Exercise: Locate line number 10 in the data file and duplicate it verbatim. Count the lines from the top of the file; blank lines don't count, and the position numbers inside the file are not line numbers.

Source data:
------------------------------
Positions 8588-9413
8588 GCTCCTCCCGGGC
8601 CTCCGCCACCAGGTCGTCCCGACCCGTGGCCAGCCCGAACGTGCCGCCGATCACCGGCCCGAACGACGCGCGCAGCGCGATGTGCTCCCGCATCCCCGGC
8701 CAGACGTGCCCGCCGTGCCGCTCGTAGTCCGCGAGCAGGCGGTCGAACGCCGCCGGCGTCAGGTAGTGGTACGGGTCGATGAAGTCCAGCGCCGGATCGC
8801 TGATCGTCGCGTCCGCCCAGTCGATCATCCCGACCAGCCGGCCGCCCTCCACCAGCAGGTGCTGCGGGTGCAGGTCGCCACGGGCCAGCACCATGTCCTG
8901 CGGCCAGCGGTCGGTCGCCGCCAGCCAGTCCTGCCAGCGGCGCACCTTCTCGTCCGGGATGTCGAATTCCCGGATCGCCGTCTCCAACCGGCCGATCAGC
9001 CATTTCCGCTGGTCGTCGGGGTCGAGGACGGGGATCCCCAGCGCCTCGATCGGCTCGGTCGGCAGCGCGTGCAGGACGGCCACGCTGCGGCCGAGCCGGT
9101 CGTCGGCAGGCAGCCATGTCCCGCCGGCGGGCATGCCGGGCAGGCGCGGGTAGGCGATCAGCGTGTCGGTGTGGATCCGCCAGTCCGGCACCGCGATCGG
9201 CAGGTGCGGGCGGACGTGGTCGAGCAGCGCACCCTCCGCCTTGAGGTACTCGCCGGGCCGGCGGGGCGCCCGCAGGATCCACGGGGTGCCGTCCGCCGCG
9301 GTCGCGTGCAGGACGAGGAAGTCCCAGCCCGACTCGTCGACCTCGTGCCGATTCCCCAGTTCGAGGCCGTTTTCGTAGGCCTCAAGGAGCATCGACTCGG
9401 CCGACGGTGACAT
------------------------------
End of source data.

9301 GTCGCGTGCAGGACGAGGAAGTCCCAGCCCGACTCGTCGACCTCGTGCCGATTCCCCAGTTCGAGGCCGTTTTCGTAGGCCTCAAGGAGCATCGACTCGG